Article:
[Note: Cholinesterases are enzymes needed for proper functioning of the nervous system. Acetylcholinesterase is responsible for returning cholinergic neurons to resting state after activation. To read the full text of this open access article, click here.]
Background: N,N-Diethyl-3-methylbenzamide (deet) remains the gold standard for insect repellents. About 200 million people use it every year and over 8 billion doses have been applied over the past 50 years. Despite the widespread and increased interest in the use of deet in public health programs, controversies remain concerning both the identification of its target sites at the olfactory system and its mechanism of toxicity in insects, mammals and humans.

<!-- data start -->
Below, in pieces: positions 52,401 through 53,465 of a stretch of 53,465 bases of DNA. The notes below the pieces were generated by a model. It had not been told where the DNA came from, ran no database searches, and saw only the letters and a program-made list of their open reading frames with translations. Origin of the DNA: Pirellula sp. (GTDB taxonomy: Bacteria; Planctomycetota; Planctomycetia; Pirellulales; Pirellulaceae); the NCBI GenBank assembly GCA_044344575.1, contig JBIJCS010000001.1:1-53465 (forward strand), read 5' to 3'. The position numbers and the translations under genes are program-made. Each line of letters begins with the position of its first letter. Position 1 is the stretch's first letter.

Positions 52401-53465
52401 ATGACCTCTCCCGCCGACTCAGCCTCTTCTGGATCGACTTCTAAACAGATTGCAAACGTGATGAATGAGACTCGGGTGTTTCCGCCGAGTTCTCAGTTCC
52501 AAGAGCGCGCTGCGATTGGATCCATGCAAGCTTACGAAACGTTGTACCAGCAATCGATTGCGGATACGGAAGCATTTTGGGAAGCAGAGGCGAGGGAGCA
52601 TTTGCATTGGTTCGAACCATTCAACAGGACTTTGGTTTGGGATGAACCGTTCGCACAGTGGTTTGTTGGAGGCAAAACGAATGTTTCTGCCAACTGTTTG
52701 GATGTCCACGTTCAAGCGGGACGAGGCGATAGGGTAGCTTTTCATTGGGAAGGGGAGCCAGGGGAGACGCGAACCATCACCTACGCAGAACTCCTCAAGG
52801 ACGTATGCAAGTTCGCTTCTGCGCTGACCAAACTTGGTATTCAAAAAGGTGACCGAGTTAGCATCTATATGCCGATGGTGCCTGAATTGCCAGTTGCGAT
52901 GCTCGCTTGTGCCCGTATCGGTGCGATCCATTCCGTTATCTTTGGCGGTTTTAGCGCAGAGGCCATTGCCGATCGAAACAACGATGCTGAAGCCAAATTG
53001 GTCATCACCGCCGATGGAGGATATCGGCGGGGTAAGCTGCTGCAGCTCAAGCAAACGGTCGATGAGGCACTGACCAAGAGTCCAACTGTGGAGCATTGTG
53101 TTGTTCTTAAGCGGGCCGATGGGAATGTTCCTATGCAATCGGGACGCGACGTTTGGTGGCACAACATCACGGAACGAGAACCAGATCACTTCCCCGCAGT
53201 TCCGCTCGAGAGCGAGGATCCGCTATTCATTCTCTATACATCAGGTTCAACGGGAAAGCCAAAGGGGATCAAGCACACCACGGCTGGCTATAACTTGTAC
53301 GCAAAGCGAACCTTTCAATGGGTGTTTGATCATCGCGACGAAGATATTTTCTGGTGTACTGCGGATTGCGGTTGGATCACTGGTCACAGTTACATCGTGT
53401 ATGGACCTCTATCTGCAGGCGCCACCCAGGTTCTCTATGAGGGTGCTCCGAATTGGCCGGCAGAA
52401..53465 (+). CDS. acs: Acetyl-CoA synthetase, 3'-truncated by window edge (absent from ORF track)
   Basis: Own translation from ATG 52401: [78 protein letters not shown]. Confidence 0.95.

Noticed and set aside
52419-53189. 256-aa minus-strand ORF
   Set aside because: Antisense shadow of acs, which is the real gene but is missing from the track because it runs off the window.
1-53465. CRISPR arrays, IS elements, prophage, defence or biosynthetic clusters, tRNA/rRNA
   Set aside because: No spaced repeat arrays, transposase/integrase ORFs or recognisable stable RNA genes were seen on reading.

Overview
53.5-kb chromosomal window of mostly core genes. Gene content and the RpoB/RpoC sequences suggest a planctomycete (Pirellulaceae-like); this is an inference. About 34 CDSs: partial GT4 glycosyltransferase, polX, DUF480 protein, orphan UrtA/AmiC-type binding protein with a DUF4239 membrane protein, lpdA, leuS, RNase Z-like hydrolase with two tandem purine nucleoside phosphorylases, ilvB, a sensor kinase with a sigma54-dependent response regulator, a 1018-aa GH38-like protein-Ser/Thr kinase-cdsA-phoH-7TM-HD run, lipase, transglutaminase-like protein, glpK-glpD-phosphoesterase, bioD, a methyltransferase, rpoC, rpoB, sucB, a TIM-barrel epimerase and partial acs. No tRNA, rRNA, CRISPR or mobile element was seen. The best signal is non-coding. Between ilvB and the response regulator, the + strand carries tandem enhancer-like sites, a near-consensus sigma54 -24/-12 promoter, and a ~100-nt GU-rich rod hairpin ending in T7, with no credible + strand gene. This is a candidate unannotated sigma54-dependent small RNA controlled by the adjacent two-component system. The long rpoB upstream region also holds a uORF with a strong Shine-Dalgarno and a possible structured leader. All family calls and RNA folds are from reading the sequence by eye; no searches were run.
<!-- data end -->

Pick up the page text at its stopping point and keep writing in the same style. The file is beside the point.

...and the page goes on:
Here, we investigated the molecular target site for deet and the consequences of its interactions with carbamate insecticides on the cholinergic system.
Results: By using toxicological, biochemical and electrophysiological techniques, we show that deet is not simply a behavior-modifying chemical but that it also inhibits cholinesterase activity, in both insect and mammalian neuronal preparations. Deet is commonly used in combination with insecticides and we show that deet has the capacity to strengthen the toxicity of carbamates, a class of insecticides known to block acetylcholinesterase.
Conclusion: These findings question the safety of deet, particularly in combination with other chemicals, and they highlight the importance of a multidisciplinary approach to the development of safer insect repellents for use in public health.
Source: The open access journal BMC Biology, Aug 5, 2009. ISSN 1741-7007, by Corbel V, Stankeiwicz M, Pennetier C, Fournier D, Stojan J, Girary M, Molgo J, Hougard JM, Lapied B. Laboratoire de Lutte contre les Insectes Nuisibles, Institut de Recherche pour le Developpement, Montpellier, France. [E-mail: Vincent.email@example.com]